Why You May Not Want To April Fools' Your Boss

by Alexandra Antonopoulos

So, you've got a great April Fools' Day office prank that you're sure every single one of your coworkers is in on, and it's almost time to set up the final details, but you're wondering... should you play an April Fools' Day prank on your boss? Is Dan going to end your career for this? Is this really how you go out? In a shameful blaze of Post-It notes and mayonnaise-filled crullers? How do you explain this to your family? How do you justify this to yourself? All of a sudden, you're not so sure the balloon cubicle is such an innocent trick.

This is the time you need to stop, consider your options, and weigh the good against the bad. How well do you know your boss? Are you overthinking this? Should you really play an April Fools' Day trick on the person in charge of your livelihood? All fair questions, which is why I suggest you take a few extra moments before removing all of the toilet paper from the executive bathroom to contemplate the following.

Please, in the name of your 401k, check out these six reasons that it might not be a great idea to prank your boss this April Fools' Day, then make your decision accordingly.

1. They pay your bills

Yes, you think you pay your bills, but really it's your employer who takes care of the rent, the electric, the kids' piano lessons, etc. Sorry to say, but we're just the middlemen in the game of life. I once heard it said it would be more convenient to give HR your bank login info so they can just directly deposit your paycheck into other accounts. Do you really want to risk getting fired over a silly trick? I know, I know, it's a really funny trick, but still. Just keep this is mind.

2. You risk alienating your coworkers

Maybe you and the boss are actually really, really cool with each other and it's not the prank that would put your job in jeopardy, but it would just be obnoxious to your co-workers that you're able to get away with murder when they aren't. Again, just raising some possible issues, this is definitely a specific problem that most people wouldn't have. However, if this is the case, I still say go for it.

3. You might cause them physical injury

This opens up a Pandora's box of legal implications. What if you give them a wrapping paper desk and they break their wrist when they tumble to the ground? Sure you'll be cracking up, but are you really going to be laughing when you have to file all kinds of internal paperwork and meet with HR for the rest of the day? No. Very much no.

4. You've begun an unstoppable chain of pranks

If your boss is a one-upper, you're going to have to live in constant fear of getting pranked back. It will probably happen when you least expect it and, in predictable one-upper fashion, it will probably be unspeakably worse than the one you got them with. They are in charge of you, after all, and they won't want your prank to be funnier than theirs. Watch your back, friend.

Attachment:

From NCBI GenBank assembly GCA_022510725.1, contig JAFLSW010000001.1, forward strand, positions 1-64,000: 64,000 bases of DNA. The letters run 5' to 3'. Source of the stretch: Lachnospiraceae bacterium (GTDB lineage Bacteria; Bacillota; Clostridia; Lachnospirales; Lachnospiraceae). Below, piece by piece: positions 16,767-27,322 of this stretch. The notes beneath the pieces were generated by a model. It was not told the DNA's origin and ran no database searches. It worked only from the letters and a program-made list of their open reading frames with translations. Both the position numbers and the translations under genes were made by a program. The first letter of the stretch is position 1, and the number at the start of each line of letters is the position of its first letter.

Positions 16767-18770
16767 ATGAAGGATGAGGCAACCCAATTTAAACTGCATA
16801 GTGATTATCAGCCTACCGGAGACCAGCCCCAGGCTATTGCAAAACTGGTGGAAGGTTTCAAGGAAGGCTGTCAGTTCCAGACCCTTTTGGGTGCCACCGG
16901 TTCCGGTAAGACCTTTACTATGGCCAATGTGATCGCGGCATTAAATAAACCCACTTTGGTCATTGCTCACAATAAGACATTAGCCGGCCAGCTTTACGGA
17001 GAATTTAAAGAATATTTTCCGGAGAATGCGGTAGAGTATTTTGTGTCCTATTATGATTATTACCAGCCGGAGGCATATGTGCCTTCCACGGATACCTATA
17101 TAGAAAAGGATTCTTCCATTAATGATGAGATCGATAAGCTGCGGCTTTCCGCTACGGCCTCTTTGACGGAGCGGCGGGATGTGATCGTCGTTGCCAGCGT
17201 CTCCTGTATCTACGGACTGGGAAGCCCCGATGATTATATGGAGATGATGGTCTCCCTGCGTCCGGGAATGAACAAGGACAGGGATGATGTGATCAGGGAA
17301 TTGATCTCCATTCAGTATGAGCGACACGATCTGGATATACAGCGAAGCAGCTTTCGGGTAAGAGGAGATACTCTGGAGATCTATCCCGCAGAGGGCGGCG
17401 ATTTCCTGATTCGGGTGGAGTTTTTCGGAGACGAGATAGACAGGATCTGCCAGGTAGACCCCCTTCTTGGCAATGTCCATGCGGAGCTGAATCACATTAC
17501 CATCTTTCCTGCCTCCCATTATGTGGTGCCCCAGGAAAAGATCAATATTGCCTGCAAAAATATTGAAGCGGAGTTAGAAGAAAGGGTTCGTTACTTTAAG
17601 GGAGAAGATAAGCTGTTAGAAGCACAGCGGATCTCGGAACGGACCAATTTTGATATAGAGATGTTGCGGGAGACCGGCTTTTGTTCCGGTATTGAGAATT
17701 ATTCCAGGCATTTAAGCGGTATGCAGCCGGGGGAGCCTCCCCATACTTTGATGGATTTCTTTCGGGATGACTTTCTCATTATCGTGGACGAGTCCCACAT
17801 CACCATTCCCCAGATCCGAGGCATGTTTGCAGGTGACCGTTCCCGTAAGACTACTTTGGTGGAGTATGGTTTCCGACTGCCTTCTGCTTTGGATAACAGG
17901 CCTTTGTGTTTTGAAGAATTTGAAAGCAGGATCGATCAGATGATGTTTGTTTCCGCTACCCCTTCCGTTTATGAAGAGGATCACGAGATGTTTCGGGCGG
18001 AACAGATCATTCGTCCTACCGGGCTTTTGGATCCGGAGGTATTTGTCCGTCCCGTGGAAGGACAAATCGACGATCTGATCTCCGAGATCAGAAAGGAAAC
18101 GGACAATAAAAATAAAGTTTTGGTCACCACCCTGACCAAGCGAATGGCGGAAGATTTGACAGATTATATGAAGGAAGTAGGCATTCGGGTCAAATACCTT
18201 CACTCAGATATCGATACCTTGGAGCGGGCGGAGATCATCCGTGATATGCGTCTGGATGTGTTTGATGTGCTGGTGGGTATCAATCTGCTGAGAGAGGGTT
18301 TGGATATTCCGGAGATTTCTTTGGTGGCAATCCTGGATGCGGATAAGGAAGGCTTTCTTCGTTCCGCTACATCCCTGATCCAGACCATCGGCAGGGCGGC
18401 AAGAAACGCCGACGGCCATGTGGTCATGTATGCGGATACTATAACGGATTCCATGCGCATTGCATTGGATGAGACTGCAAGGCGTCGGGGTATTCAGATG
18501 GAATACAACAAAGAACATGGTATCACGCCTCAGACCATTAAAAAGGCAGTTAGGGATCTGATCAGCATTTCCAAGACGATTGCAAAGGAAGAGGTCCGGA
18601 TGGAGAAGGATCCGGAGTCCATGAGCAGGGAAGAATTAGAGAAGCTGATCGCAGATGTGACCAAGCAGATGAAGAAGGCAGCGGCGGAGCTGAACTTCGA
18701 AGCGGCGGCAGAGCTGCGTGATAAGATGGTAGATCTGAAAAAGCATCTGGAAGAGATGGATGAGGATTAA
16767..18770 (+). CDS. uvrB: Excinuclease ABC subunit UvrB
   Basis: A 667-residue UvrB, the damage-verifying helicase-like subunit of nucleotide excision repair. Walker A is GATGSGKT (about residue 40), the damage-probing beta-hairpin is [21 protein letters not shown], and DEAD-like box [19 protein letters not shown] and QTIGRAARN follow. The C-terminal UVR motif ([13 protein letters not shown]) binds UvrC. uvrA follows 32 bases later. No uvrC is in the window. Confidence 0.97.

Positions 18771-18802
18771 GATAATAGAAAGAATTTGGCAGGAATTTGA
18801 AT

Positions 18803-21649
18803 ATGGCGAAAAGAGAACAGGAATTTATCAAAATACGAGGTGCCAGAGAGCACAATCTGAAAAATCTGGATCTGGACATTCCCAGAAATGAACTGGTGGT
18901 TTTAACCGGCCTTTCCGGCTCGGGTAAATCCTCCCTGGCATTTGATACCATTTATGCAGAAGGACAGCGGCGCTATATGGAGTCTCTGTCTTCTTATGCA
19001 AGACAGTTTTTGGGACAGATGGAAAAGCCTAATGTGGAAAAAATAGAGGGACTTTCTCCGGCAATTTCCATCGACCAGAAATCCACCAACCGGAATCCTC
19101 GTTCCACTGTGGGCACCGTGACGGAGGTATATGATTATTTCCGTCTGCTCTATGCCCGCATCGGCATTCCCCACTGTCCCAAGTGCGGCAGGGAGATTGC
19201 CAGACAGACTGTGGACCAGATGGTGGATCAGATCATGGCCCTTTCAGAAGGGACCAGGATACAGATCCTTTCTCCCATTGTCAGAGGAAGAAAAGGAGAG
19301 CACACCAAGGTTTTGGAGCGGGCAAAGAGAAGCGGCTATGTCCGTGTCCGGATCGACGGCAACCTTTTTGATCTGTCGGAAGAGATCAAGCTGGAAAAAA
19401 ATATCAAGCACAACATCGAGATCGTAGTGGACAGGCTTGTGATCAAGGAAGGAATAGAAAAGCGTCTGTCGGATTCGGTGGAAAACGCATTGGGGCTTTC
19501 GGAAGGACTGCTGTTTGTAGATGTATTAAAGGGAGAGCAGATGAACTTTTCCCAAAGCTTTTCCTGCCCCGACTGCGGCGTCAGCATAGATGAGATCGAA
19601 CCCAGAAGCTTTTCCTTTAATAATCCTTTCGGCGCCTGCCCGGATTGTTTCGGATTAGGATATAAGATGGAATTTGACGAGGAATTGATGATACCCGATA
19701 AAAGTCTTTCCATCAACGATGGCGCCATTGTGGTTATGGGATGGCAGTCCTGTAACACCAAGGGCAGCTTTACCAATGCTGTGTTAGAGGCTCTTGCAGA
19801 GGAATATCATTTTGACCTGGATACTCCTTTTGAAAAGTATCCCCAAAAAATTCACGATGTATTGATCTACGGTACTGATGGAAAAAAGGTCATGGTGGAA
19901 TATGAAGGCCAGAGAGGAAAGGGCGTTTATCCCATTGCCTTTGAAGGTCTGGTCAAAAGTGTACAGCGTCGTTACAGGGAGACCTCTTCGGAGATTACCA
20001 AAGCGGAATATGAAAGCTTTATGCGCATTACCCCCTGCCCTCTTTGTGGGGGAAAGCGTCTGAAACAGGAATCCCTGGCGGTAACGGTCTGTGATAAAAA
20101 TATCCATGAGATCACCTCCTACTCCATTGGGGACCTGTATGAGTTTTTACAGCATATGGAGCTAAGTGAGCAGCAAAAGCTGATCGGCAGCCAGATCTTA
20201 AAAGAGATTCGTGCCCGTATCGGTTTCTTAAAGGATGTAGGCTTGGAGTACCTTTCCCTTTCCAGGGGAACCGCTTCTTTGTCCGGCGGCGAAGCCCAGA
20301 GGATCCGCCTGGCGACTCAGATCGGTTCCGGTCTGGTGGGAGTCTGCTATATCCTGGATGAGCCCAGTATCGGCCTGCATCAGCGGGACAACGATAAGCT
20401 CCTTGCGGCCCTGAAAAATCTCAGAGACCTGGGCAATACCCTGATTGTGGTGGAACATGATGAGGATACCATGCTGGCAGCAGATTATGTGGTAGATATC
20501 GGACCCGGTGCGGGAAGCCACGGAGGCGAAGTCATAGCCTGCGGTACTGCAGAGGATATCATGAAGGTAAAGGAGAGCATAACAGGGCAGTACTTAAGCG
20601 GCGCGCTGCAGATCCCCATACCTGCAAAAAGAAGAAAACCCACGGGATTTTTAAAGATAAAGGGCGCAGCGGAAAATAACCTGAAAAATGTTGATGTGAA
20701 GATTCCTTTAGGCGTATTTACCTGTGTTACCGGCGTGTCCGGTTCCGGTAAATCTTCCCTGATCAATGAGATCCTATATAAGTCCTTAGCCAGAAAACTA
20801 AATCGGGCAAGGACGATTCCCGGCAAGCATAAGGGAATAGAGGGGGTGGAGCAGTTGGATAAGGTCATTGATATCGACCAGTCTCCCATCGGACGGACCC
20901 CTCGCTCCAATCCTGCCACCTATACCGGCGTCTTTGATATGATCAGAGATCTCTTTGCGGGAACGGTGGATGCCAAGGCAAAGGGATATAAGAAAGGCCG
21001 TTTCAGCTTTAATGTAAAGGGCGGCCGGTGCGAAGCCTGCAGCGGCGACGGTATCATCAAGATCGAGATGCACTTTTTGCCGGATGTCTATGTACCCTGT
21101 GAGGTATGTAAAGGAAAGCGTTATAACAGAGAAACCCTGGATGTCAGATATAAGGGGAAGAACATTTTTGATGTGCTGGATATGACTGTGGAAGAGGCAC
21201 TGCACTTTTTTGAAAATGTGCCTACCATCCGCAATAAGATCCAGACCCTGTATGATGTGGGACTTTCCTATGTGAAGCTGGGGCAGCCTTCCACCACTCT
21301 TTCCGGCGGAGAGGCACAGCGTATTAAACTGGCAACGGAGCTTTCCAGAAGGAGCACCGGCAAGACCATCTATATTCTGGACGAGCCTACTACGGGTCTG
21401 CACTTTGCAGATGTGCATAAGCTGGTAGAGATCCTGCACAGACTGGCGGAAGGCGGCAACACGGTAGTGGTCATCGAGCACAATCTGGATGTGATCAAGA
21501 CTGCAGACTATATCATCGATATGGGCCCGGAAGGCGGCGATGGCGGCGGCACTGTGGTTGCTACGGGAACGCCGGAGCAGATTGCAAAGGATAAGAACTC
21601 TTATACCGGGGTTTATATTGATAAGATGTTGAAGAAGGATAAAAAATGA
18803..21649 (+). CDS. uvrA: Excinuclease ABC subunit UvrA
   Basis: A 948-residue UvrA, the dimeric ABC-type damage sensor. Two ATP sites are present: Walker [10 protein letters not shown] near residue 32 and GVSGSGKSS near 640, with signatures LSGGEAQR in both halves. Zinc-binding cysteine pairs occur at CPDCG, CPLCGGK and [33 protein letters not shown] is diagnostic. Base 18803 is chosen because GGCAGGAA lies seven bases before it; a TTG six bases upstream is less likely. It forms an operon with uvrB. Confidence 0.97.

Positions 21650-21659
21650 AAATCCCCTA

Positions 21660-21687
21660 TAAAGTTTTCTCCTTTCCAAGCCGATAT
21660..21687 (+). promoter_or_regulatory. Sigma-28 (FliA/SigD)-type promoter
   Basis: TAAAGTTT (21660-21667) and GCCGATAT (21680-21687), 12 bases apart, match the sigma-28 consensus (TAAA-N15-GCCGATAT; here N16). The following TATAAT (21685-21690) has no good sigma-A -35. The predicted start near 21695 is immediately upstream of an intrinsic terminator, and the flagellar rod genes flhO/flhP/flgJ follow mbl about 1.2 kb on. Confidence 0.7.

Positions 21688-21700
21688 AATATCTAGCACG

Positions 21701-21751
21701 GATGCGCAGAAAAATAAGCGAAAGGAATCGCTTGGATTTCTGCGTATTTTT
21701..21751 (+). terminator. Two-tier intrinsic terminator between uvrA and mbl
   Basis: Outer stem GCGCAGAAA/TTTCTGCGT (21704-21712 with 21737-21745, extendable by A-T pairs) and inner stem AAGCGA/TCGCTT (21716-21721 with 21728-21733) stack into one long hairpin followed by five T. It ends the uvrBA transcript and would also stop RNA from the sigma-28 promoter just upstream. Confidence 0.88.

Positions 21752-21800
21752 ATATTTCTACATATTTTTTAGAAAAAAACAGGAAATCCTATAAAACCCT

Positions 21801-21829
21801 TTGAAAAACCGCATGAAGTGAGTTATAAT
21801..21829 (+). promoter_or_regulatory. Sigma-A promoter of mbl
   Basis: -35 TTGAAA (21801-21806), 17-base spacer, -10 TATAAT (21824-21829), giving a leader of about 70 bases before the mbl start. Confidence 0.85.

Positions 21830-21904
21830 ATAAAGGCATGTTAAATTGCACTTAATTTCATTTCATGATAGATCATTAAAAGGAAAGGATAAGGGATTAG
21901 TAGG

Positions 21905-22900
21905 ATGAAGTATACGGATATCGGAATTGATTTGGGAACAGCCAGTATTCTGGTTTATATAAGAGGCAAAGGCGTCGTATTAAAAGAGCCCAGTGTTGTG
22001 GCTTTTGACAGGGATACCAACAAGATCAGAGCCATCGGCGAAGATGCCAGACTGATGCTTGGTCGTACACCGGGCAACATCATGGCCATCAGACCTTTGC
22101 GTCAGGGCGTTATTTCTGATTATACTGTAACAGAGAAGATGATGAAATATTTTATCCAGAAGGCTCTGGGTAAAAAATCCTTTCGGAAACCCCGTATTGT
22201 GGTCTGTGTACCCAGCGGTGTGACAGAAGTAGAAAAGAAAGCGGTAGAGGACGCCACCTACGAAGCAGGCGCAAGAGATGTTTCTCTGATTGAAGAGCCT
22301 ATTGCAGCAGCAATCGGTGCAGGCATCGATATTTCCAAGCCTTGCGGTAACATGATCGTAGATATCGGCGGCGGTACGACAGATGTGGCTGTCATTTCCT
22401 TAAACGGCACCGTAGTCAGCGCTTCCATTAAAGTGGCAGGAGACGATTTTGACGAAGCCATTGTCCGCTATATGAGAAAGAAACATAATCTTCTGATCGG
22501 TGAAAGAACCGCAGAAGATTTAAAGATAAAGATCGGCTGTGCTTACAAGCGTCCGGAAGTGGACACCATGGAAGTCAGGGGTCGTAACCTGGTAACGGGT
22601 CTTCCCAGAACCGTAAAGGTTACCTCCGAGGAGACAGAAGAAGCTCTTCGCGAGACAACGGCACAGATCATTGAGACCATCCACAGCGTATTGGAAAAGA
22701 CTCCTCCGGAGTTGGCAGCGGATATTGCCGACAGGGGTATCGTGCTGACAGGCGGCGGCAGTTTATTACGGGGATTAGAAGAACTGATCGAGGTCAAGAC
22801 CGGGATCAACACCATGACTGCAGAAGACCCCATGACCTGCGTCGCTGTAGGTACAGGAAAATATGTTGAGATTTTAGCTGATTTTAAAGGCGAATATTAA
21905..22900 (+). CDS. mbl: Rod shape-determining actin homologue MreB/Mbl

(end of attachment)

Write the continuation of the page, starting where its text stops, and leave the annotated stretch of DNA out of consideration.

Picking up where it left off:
5. You might not be that funny

Ever thought about how awful it would be should your "perfect" prank not go as planned, or if your boss doesn't get it, or if they get it and they have to look you in the eye and tell you it just wasn't that good? How do you live with that kind of rejection? How? Maybe, for some people, it's not a big deal, but if you're the type of person who plotted out a series of very particular circumstances just for a single punchline to land and it does not land well, then I'm willing to bet you'll be somewhat crushed by it. Keep this in mind, because I will not be there to revive your broken spirit if that happens, and I'd hate to think of you going through the emotional ringer alone.

6. You didn't think it all through

This is the person who signs your checks, who expects you to be at the top of your game as soon as you waltz into the office every Monday through Friday. If you didn't think of all of the ways this could adversely affect your boss — or anyone else in the office, for that matter — and something bad does happen, your boss is going to hold that against you. Not just today, not just tomorrow, but in that annual performance review in six months, and the one that happens 12 months after that... if you're still around that long.

It's very possible that your AFD prank will go off without a hitch, and that you and your boss will fall all over each other laughing once it's done, but it's important to consider the alternatives. I say, if you can go into this goofy national holiday with a clear conscience, knowing that you planned for the worst but expected the best, then you're the April Fools' Day winner, no matter what your higher-ups say. Worry about Monday on Monday. For now, it's all about those chuckles.

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